The business case for being time protocol agnostic.

January 19th 2014 · 3 min read · ntp, ptp, ieee 1588
By Victor Yodaiken

Time Synchronization and Distribution is a business critical issue but it is easy to become bogged down in arcane technology/marketing controversies. One of those controversies is over the choice between low level network protocols used to deliver time to application server computers. The most widely used time synchronization protocol in the enterprise is called the Network Time Protocol (NTP) and there is a newer protocol called IEEE 1588 Precision Time Protocol. For most financial trading firms however, the critical questions are not down in the weeds of networks protocols, but in the level of business process: how accurate and reliable time synchronization will be for trading applications and how much alternative solutions cost to implement and to maintain. TimeKeeper time synchronization technology - hardware appliances, software clients, and software servers - is all protocol agnostic and can operate both protocols concurrently so that our customers can make decisions based on business logic instead of on technology details.

Customers and network equipment providers often express surprise (or, sadly,  skepticism) when we say that we can provide the same deep sub-microsecond accuracy for NTP that we provide for PTP but it should not be all that surprising. From a network packet technology point of view the two protocols are similar and some of the same hardware support that helps improve PTP performance is also available for NTP.  Each protocol has its advantages and disadvantages that manifest differently depending on user requirements and network architecture. In practice, we find that the most demanding high precision trading systems benefit from being able to use both protocols to back up and complement each other.

The perception that NTP is an inferior protocol is due to wide use of equipment that implements NTP badly. Network clocks that run NTP on 30 year old free software designed for keeping desktop PCs synchronized to within seconds, executing on an underpowered Linux embedded computers with network adapters chosen for lowest cost will usually have terrible NTP performance. The poor performance is a result of the quality of the implementation and is not intrinsic to the protocol.

TimeKeeper uses sophisticated algorithmic methods, smoothing and filtering technology, and a highly optimized code base to implement both protocols and our own methods for fault tolerance and error detection. We do not rely on any legacy code for either the server side (which sends out time) or the client side (which consumes time from a time server). TimeKeeper software will use hardware timestamping on both protocols if possible. TimeKeeper GrandMaster appliances use exceptionally precise hardware timestamping for both protocols at 10 Gigabits per second or 1 Gigabit per second. Even using TimeKeeper on just one end of a NTP stream will greatly improve time accuracy (and reliability). Using TimeKeeper on both ends, for example, using a TimeKeeper GPS GrandMaster as server and TimeKeeper Client software on the client computer will dramatically improve performance. Sub-microsecond precision is quite practical (and no tuning or configuration wizardry is needed). And TimeKeeper MultiSource Client software can be setup to consume multiple time sources, some PTP and some NTP.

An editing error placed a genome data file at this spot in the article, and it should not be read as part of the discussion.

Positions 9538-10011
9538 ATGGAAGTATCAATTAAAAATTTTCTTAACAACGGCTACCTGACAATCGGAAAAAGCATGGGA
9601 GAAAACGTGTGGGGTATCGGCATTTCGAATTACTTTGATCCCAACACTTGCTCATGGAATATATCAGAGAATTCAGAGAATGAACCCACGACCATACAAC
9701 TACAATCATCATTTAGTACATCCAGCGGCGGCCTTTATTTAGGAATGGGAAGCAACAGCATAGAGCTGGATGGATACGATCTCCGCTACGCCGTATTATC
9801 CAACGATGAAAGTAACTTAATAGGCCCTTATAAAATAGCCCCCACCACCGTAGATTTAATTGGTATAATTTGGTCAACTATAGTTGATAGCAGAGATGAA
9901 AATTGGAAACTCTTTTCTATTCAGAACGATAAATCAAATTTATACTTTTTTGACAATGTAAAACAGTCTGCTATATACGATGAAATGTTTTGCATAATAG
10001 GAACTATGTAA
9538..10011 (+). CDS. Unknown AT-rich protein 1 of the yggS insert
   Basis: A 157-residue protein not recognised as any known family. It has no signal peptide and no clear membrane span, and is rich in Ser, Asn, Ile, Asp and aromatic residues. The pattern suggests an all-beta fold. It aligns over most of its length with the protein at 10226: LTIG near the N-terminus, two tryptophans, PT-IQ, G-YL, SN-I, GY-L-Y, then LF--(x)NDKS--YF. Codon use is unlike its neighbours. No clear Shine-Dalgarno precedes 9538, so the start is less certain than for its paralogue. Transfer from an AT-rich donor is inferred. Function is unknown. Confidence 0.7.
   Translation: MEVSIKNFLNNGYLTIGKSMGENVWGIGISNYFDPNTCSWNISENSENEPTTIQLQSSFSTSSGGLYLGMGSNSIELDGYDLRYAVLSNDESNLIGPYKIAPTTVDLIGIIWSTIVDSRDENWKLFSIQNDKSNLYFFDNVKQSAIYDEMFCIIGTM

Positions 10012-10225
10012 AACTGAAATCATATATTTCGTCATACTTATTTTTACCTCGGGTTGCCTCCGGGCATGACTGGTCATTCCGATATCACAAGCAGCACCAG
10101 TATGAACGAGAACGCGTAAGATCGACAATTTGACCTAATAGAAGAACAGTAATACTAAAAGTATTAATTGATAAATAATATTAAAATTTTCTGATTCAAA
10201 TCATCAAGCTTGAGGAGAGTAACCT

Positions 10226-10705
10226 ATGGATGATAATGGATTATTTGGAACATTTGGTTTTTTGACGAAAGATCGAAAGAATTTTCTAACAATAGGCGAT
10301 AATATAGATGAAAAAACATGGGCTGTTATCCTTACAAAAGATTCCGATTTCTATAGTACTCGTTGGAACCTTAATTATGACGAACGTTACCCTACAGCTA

Because TimeKeeper is protocol agnostic, network managers can radically upgrade time synchronization without major labor and capital expenditures. PTP prefers to be used in a multicast environment – it was designed for simple networks consisting of a single shared Ethernet. NTP was designed for long haul networks. An existing time distribution network based on NTP can be upgraded transparently by adding TimeKeeper client and server software and GrandMasters as needed or even incrementally. PTP can be turned on and off for parts of the network as business logic dictates. Clients can be configured to get a PTP feed from a local PTP GrandMaster source and to also consume an NTP feed from an existing source. Existing NTP Network clocks can even be connected to TimeKeeper servers and converted into high quality PTP/NTP servers.  TimeKeeper adapts to the architecture of the existing network and to the demands of business process, it does not disrupt existing networks.  TimeKeeper is designed to assist management who are focused on issues such as what level of accuracy, record keeping, and fault tolerance their trading systems need, rather than on low level technology details.

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